Google Chrome Browser increases market share with each successive release
via defunktion junktion.
October 27, 2010
Google introduced an a new YouTube account named Google Beat. The profile header is shown above, and includes a new product logo and description:
A glimpse at the latest search trends on Google.
The YouTube channel for Google Beat offers a single 2 – 3 minute summary of high frequency searches from the previous week. These are very topical, more like a television news program sound bite. So far there has not been any other activity at the site. There are a total of nine of these weekly “search in review” videos as of today, 24 October 2010.
August 5, 2010
What is different about the 20th century?
Why is there a crisis of identity and moral relativism despite all the goodness and achievements?
This is the Dream Time by Robin Hanson is written from the point of view of our distant future descendants looking backward.
Maslow's Hierarchy of Needs
They try to understand us by identifying the defining behavioral trends of the 20th century:
- Demographic transition We took far less than full advantage of the reproductive opportunities our wealth offered. Instead, we spent our wealth on purchases that we thought would elevate our social status or acceptance..
- Obsession with super-stimuli Our evolved survival instincts were overridden so that we chose taste without nutrition. We spent vast sums on things that didn’t actually help on the margin, such as on medicine that didn’t make us healthier, or education that didn’t make us more productive.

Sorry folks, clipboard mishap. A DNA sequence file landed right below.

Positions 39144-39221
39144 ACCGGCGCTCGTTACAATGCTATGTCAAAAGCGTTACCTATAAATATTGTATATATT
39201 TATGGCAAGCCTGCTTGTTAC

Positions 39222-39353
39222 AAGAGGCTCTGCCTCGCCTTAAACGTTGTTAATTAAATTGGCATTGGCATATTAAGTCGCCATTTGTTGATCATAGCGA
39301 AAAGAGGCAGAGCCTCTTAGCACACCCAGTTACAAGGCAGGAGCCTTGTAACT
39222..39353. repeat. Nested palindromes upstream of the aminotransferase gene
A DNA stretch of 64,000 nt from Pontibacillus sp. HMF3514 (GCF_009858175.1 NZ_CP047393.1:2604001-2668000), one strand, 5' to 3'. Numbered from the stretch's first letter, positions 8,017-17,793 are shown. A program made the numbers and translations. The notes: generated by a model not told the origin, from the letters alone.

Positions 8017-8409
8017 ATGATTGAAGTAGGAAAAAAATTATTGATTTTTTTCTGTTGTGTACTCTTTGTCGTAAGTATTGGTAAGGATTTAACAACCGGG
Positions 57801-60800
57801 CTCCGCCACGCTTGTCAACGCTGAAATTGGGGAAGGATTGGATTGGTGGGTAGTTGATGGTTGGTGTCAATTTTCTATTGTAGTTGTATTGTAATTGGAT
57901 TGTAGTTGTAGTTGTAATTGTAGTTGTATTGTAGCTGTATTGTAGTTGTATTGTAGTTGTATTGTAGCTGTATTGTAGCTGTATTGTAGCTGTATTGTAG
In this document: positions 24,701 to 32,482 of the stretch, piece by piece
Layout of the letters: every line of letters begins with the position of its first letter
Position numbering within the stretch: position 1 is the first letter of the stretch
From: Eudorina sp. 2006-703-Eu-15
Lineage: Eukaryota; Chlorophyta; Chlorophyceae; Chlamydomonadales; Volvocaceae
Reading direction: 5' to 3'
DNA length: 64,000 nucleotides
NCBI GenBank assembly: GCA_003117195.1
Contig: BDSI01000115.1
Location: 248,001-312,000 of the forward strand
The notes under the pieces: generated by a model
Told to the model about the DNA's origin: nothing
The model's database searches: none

- Extreme mating patterns Capricious and casual attachments that are a normal part of adolescent growth into maturity remained lifelong habits. Extreme gender personalities were common.
- Idealism We acted on strange religious, political, and social beliefs.
- Governance Democracy was our preferred political system. Leadership and policy was driven by the casually considered opinion of the median voter rather than the considered opinions of our best experts.
- Many pivotal historical choices were made quickly and emotionally History hung by a precarious thread on a few crucial choices. Some of these choices were strongly influenced by rather strange delusions e.g. rampaging robots. Our delusions may have led us to do something quite wonderful, or quite horrible, that permanently changed the options available to our descendants.
Perhaps the most enduring memory of our explosively growing Dreamtime will be a legacy of adaptive behavior (with mostly harmless delusions) become strange and dreamy: Call it “un-adaptive behavior”.
A possible future
It remains to be seen whether adaptation will reassert itself. What would that imply, if one were to believe these conjectures about humanity and society during the 100 year interval ending in 1999? Adaptation ascendant would solidly connect human behavior to reality. If this is to be the case, we should start seeing evidence of such as we traverse the twenty-first century.